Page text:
6 Tactical yet practical standalone flashlight techniques

6 Tactical yet practical standalone flashlight techniques

While weapon mounted lights are increasingly the norm, carrying around a broad selection of low/no-light shooting skills in your toolbox will keep you well-lit in even the darkest of situations.

Going back to the era of the old town watch of Colonial times, which employed men who were armed with a sword or polearm and a lantern, it has always been preferable for those wandering about in sometime perilous conditions to have both a weapon for self-defense and some portable illumination to know when to use it. Today it is no different. Woe is the EDC practitioner who carries a defensive handgun without a light and no access to one on their person. Let’s face it, in your typical 365-day cycle, about half of that time is spent at night or in twilight, while the prospect of our species, as predominantly urban dwellers, to be thrown into pitch dark at high noon as we move about our homes or offices– due to a simple thrown light switch or power outage– has never been higher.

While weapon mounted lights are popular and most full-sized and many compact semi-autos now come standard with accessory rails to accommodate them, carrying a dedicated flashlight in lieu of or complementary to a WML is a smart move. First, the standalone light can be used in several instances where it would be awkward or unsafe to use a WML– for example, no one wants to point the SureFire on their Glock at a dark doorknob just to find the keyhole. Talk about frowns from the neighbors! Second, all lights are battery powered and have components such as switches or bulbs that can break or just plain old decide not to work, which means even those with a WML can find themselves alone in the scary dark without a drop of illumination. This is fixed by carrying that pocket light as a rule.

But how do you use it in conjunction with a handgun?

Glad you asked. Please see the below for your consideration, in alphabetical order:


Chapman flashlight technique

This is one of the older methods, popular with lights that have tube-mounted buttons. Using a “sword grip” the Chapman has both hands together for support but the fingers of the offhand firmly wrapped around the light. In our opinion, this is useful to learn should you be forced to use, say an old school D-cell Maglite pulled from a desk drawn, nightstand or trunk. Otherwise, put this one at the bottom of the list and make sure you have a more portable light.

Cheek/Eye/Neck index

Neck eye cheek index flashlight technique

This one is popular in law enforcement circles, especially with the feds, and as the name implies uses the light in the offhand drawn close to the head either at the eye, cheek or neck to force a cone of light out directly at the line of sight. The downside of this technique is that it leaves the handgun unsupported and, should the bad guy aim directly at your light, have him winging bullets at your face, which is generally frowned upon. One bonus of this method, however, is that it places the off hand at face level, which can help ward off or block a threat or blow to the head from an assailant.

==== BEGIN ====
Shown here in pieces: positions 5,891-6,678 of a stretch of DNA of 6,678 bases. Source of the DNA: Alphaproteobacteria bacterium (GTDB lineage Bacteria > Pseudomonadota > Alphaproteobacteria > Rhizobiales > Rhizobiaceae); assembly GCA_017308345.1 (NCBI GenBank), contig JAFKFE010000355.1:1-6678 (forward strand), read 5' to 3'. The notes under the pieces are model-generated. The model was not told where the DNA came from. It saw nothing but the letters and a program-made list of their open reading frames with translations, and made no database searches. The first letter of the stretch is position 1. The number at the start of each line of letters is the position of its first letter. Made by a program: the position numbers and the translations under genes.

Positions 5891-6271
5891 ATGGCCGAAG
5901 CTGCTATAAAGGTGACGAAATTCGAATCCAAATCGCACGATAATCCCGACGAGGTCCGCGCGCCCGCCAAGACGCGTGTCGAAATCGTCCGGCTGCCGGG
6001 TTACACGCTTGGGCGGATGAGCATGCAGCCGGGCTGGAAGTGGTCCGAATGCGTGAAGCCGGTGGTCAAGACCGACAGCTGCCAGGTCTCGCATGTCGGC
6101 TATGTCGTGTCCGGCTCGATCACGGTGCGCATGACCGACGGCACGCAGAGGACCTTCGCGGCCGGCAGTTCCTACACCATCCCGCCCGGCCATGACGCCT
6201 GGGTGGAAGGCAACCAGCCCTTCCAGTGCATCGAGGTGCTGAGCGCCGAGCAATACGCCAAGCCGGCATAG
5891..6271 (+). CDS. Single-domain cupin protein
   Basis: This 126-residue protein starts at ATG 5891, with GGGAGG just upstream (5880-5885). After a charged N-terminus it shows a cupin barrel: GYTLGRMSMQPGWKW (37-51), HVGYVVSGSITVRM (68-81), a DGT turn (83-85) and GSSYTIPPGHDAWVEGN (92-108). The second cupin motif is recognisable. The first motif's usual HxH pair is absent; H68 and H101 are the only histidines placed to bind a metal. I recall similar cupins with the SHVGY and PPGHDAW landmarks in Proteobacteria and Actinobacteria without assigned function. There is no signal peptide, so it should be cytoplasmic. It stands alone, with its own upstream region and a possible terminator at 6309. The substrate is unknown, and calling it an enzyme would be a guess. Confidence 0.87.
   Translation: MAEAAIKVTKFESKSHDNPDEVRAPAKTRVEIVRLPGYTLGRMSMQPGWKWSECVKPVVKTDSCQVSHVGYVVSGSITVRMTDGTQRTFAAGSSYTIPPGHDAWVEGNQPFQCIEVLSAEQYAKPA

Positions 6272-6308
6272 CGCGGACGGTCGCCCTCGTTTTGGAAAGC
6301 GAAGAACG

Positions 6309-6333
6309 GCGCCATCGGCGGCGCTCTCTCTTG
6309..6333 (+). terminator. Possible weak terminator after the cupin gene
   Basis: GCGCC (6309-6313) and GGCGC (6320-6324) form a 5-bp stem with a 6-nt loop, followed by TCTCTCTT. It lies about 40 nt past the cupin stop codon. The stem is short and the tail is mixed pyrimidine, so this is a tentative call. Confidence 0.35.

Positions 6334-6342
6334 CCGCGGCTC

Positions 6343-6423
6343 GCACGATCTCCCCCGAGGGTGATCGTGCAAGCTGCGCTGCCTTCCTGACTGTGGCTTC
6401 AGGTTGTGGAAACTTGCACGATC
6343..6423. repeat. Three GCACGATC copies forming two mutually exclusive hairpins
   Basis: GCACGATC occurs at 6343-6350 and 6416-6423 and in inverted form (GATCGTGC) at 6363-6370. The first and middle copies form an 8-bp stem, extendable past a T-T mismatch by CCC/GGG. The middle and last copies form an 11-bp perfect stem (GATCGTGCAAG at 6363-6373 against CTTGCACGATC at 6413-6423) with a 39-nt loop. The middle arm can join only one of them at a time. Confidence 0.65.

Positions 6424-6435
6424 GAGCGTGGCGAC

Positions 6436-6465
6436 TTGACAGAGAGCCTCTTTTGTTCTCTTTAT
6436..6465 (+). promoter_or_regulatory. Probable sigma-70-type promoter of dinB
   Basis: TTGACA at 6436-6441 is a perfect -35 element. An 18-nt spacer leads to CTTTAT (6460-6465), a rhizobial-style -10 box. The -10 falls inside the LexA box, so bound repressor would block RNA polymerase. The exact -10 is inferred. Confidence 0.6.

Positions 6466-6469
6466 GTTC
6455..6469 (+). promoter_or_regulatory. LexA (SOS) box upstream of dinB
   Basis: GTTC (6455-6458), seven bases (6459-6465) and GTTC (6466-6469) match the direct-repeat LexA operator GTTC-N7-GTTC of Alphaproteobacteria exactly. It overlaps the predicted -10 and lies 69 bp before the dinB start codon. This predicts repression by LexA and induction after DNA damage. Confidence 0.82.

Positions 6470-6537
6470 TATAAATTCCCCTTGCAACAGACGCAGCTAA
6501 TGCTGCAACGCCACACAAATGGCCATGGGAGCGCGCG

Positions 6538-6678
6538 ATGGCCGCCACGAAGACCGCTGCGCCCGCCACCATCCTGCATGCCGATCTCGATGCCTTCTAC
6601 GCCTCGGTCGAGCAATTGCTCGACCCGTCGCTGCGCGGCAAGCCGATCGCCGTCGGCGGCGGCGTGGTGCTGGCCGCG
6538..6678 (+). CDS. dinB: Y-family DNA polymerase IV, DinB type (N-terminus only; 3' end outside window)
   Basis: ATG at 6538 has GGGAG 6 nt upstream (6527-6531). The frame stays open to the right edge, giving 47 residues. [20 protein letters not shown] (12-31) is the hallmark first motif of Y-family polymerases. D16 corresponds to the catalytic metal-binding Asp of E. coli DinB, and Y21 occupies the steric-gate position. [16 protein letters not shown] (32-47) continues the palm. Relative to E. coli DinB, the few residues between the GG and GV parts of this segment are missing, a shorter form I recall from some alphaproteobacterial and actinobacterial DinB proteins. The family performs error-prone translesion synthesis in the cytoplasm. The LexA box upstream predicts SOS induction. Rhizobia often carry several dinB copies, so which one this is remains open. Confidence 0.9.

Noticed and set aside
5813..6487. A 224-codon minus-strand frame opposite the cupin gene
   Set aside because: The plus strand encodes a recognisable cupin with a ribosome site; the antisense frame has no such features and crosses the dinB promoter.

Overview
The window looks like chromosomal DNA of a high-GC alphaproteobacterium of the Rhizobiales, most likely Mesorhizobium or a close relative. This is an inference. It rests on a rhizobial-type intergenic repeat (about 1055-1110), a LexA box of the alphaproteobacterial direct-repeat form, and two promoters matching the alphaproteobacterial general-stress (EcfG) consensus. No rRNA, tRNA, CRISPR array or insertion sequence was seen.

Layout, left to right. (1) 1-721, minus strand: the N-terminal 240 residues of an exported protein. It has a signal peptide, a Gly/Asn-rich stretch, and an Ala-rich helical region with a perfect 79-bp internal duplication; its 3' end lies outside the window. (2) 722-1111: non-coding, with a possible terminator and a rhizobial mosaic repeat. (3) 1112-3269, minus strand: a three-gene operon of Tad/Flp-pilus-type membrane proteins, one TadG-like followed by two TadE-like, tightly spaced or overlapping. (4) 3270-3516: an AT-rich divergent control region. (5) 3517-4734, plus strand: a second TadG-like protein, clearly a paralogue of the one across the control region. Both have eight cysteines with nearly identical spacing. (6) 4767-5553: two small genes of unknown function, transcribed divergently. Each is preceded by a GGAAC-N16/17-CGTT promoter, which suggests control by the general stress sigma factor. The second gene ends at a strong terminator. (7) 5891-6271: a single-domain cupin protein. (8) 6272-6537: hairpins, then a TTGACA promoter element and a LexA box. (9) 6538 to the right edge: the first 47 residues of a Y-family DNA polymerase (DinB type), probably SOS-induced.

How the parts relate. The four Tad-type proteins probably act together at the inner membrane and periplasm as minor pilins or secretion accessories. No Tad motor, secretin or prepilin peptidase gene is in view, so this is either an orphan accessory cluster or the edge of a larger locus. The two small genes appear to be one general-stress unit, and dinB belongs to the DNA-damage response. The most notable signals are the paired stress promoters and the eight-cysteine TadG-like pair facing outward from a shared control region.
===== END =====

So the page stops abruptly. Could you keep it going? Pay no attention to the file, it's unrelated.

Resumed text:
Graham flashlight technique

Designed by former Air Marshal Matt Graham, this method uses lights with tail-mounted pressure switches, placing the light body in between the fingers of the off hand and, with a two-handed grip on the handgun, press the switch back into the grip or the weapon hand to activate it.

Graham helped develop SureFire’s Combat Rings as an extension of that while the Thyrm SwitchBack is a tool that can be classified as having a comparable concept of use. A bonus of using rings is that they give a great method of holding the light while changing mags without slipping, a prospect that requires too much juggling in most other techniques.


Harries flashlight technique

A crowd pleaser, FBI agent Michael Harries’ method is a supported technique in which the user welds the back of the hands together, with the off hand holding the light in an icepick style grip while moving under the gun hand. This method perhaps takes the most practice to master but provides a stable platform for the gun. On the downside, you still don’t have both hands on the firearm such as in the Graham technique and Harries can prove awkward in the learning stages, but once you have it down it feels natural.

Lantern or FBI technique

Lantern flashlight technique

This one in a sense hails back to the old days of the town watch, meant for when lawmen carried torches or lanterns that had to be held away from the body to prevent nasty burns. In today’s world, the idea is that by holding the light far and away, should it draw fire said bullets are directed away from the user’s vital areas, offering up a narrow beam of light to target– especially if using a microlight— rather than the user’s center mass such as in, well, all the other methods. The bad news is that your handgun is unsupported and working a light overhead while aiming a pistol is akin to rubbing your belly and patting your head at the same time. Sure, you can do it if you think about it, but how about in a gunfight?

Rogers or syringe technique

Rogers flashlight technique

Very similar to the Graham, this method uses a small light such as Streamlight Stylus, held in a syringe method with the offhand thumb on the tail switch, while using the hand and ideally some of the fingers in a support position on the user’s handgun.

In the end, none of the methods are perfect, and all have baggage associated with them. Best bet on choosing which is right for you is to pick up a couple lights you really like and could see yourself carrying and try all the techniques while using a blue gun or like to decide which is your favorite. The only right answer is the one that works best for you.